Police Academy host training program

Tanner Cole

Last Thursday, the WKU Police Department restarted their University Police Academy, an education program that is free for WKU students and faculty. Campus police will train those who enrolled in everything from investigation techniques to firearm usage. 

 The UPA is meant to help students and faculty understand campus law enforcement policies. It represents an effort by the WKUPD to remain transparent and show exactly what they are doing to keep WKU safe. 

Police Sgt. Rafael Casas, who teaches the crime prevention portion of the program, believes the academy provides the WKU community a way to acquaint themselves with campus officers. 

 “It’s just a time for the general public to get to know their police officers and ask questions,” Casas said. “People get to see another side of law enforcement that they normally do not interact with. The UPA brings that interaction to the general public.”

 The training lasts for six weeks, during which students will have the opportunities to shadow an officer, attend a ride-along and be shot with a stun gun — campus police officers must be stunned before being allowed to carry a stun gun on-duty. They offer academy students the same shocking opportunity in order to simulate actual police training. Seven students took the chance during the last UPA. 

 “We have to know what it feels like when you pull the trigger,” Casas said. “You have to know what you’re doing and what it’s capable of doing. The students just want to see the effects of it and what it does.” 

 Applicants to the academy were mostly students interested in law enforcement careers and WKU faculty who wanted a closer look at the campus police. Many students have used the UPA as a springboard into the campus explorers program and launched their careers from there. The police department currently has five officers on staff who previously served as campus explorers. Some of them, like Cpl. Brandon Humphries, gained a greater interest in the field after first going through the UPA.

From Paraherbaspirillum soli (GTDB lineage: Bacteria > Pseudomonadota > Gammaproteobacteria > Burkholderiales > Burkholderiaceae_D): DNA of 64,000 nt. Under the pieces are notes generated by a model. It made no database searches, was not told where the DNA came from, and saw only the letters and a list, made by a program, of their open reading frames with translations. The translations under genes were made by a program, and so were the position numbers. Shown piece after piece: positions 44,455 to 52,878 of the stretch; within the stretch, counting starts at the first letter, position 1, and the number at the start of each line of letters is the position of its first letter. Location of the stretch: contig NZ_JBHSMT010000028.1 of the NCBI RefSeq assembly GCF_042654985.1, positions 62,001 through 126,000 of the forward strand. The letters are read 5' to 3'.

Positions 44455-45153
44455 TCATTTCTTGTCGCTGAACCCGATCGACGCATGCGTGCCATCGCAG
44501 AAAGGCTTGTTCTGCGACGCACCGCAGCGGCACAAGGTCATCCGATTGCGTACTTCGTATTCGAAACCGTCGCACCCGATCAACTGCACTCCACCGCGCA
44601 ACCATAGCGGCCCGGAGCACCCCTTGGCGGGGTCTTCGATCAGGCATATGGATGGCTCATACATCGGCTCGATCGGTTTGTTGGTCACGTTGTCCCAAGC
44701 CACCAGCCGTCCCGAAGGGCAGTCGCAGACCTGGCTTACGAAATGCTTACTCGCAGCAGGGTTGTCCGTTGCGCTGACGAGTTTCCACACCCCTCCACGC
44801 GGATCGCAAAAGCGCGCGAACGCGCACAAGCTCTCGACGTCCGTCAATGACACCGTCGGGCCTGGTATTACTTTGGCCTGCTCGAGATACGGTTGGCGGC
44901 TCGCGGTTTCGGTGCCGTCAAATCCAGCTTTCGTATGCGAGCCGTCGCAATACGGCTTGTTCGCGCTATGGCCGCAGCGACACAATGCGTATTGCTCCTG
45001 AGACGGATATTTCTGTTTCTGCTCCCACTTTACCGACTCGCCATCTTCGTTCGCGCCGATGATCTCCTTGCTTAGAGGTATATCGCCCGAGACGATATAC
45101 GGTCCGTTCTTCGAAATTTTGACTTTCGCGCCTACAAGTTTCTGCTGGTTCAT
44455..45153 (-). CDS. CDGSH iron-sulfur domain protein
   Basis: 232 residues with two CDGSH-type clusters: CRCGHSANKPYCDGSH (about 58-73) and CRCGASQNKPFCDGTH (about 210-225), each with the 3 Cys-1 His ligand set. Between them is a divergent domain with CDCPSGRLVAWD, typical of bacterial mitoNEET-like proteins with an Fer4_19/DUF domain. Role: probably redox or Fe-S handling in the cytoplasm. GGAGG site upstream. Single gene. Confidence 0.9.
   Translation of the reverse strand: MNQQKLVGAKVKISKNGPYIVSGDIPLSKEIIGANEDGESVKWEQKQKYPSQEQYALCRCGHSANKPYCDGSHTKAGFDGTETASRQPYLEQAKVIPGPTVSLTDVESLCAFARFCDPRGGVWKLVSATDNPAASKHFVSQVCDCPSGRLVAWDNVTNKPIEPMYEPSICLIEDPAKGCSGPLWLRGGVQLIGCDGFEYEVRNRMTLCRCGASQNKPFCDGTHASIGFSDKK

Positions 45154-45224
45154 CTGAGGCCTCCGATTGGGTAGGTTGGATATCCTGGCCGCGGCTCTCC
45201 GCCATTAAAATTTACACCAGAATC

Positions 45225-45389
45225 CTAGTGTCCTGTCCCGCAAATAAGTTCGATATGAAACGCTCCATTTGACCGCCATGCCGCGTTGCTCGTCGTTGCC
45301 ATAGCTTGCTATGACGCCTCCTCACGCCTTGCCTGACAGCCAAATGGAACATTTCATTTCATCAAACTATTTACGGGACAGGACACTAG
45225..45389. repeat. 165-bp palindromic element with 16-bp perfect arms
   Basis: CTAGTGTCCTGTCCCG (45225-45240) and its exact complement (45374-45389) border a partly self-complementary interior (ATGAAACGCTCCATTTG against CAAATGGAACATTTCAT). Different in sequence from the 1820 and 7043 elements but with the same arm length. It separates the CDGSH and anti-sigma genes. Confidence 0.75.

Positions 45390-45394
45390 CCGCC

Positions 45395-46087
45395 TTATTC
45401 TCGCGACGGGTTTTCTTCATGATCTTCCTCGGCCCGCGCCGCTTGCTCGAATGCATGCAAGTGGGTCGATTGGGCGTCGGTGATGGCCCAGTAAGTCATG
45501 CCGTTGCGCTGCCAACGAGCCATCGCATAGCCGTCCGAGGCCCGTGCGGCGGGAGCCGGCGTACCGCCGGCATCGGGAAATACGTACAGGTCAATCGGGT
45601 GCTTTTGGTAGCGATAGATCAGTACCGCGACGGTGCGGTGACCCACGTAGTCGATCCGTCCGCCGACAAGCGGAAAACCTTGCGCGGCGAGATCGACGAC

“It gives you a different side,” Humphries said. “It’s a lot of community involvement, and I like that side of it. You’re there to help people. That’s what UPA is: letting people know we’re here not only when you need us, we’re here all the time.” 

 The program is also open to individuals with a desire to better understand campus law enforcement. Faculty members like German instructor Timothy Straubel completed the program previously in order to connect with officers and students alike. 

 “I liked taking a class alongside students,” Straubel said. “It was unusual, but I met people I otherwise wouldn’t have known. It was nice to know they really do a good, thorough job. I’d highly recommend the opportunity for students and faculty to see what the police are actually doing.” 

 Outside of the educational value offered by the program, the instructing officers hope the training increases the situational awareness of those enrolled and benefits campus safety. Officers like Casas believe the program offers more than just a peek into police life — it provides real-world safety training. 

 “We talk about alcohol awareness — safety at night,” Casas said. “It might be some things that people normally don’t think about. It does become a safety thing.” 

 Casas said the WKUPD did not offer UPA during the 2012-2013 academic year due to budget issues. The first session marked the return of the program for its eighth year. 

The training has been shortened to six weeks and has a limited class size in order to fit within the police budget. Although 22 out of the 30-50 applicants have been accepted into the 2014 UPA, those who were not enrolled to will have to wait next year to attend the academy. 

 “We realized the people who went through it really enjoyed it,” Casas said. “I wish we could do more. We had such a great interest in it. If we had the budget we would do another in the fall.” 

 If the program continues, the campus police department may continue to be populated with previous students who first got involved during UPA, like Humphries. The program helped give Humphries the opportunity to connect with the police department years ago, but for him, the most valuable part of the program is becoming more comfortable with law enforcement officers. 

 “The main benefit I think for people here on campus is you get to build a relationship with the officers,” Humphries said. “It’s easier to walk up to them at a ball game. If you’ve never had to deal with police it will make you more comfortable.”